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33. Mr. Gerald Howarth : To ask the Secretary of State for Employment if he has any plans to meet the general secretary of the Trades Union Congress to discuss the current wave of strikes ; and if he will make a statement.
Mr. Nicholls : Recent industrial action in certain public sector services has been irresponsible and unnecessary. The Government are considering what needs to be done to protect the public interest, and we will not hesitate to come forward with appropriate proposals for legislation if that proves necessary.
48. Mr. Franks : To ask the Secretary of State for Employment how many people are employed in (a) the public sector and (b) the private sector ; and how many working days were lost through strikes in each of 1988-89.
Mr. Nicholls : An article in "Economic Trends", December, page 119, set out the Central Statistical Office's estimates of the breakdown of employment in the public and private sectors in the United Kingdom at mid- 1988 as 6,327,000 and 19,077,000 respectively. Revisions to employment data since the compilation of the article will be reflected in the next annual publication.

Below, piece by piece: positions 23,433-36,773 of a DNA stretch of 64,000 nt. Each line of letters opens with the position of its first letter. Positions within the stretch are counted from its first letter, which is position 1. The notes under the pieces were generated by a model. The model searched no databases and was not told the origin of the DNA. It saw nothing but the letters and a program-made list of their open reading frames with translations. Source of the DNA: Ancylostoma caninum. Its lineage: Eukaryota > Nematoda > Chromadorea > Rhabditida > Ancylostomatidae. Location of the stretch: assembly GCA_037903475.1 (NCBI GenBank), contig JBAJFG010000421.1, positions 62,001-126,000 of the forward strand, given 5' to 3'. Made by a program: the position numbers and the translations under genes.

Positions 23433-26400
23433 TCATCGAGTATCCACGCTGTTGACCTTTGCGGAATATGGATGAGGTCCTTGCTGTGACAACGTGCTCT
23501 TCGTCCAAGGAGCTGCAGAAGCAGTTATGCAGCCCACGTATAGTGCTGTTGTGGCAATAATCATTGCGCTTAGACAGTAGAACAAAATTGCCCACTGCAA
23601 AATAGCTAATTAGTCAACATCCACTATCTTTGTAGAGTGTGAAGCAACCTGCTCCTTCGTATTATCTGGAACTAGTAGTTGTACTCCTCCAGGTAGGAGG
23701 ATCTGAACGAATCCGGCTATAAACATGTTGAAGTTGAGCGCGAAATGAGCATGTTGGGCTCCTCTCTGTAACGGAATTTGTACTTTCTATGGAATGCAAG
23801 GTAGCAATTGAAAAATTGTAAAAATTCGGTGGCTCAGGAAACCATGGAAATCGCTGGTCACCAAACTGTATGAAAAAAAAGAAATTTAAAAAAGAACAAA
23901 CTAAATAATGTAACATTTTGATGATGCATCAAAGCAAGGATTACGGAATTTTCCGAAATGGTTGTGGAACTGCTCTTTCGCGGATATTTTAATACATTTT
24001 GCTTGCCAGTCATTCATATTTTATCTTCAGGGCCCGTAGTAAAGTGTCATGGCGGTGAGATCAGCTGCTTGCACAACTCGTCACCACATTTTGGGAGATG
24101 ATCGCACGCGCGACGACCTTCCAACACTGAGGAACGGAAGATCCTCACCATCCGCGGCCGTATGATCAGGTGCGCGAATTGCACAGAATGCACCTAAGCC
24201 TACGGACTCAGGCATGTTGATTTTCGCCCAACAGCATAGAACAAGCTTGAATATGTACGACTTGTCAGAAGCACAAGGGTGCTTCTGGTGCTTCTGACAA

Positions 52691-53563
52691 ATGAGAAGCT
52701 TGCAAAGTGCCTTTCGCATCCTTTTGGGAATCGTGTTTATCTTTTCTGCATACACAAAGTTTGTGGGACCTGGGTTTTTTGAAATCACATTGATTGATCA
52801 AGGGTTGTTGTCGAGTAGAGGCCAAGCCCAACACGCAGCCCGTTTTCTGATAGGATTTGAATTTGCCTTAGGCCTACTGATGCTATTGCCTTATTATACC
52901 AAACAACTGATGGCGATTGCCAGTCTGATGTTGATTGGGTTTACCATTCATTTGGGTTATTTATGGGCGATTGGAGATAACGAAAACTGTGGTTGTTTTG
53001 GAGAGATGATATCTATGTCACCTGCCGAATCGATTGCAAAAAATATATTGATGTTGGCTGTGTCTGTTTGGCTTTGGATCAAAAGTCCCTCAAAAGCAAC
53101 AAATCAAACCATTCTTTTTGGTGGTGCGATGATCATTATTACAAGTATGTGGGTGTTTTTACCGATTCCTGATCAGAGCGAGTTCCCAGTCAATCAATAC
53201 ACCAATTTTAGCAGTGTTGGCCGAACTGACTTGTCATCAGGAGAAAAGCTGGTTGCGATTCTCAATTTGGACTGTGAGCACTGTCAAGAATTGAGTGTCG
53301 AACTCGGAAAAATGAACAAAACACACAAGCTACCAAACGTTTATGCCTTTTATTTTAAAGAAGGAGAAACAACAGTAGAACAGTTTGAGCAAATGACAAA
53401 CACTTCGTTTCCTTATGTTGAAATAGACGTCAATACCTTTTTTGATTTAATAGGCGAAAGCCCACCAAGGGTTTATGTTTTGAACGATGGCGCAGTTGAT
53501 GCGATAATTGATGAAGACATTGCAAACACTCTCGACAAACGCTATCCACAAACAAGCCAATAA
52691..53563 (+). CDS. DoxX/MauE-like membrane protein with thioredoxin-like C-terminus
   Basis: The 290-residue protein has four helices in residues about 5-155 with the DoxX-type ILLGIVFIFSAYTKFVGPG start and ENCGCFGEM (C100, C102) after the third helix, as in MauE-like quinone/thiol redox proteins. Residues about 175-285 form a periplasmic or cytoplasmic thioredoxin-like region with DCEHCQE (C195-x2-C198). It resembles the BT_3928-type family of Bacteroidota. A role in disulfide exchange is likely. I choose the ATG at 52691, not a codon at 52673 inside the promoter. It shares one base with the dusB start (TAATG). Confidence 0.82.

Working days lost through stoppages of work due to industrial disputes in the 12 months ending March 1989 were 1,561,000 in the public sector and 1,296,000 in the private sector.
A copy of "Economic Trends" is available in the Library.
82. Mr. David Nicholson : To ask the Secretary of State for Employment how many working days were lost through strikes in the public sector and the private sector of the economy in 1988-89 ; and if he will make a statement.
Mr. Nicholls : In the 12 months to March 1989, working days lost through stoppages of work due to industrial disputes totalled 1,561, 000 in the public sector and 1,296,000 in the private sector. The public sector figure includes 1,163,000 working days lost in the postal disputes in August and September last year and the private sector figure includes 754,000 working days lost in a shipyard dispute. Expressed in terms of days lost per thousand employees, the public sector figure is 247, the corresponding private sector figure 68.
Column 157corresponding period 10 years ago, the 12 months to May 1979, a total of 2,453 stoppages were recorded as in progress. These statistics exclude stoppages involving fewer than 10 workers or lasting less than one day unless the total number of working days lost is greater than 100.
88. Mr. Fearn : To ask the Secretary of State for Employment what assessment he has made of the causes of the rise in working days lost through industrial disputes in April compared to March of the current year.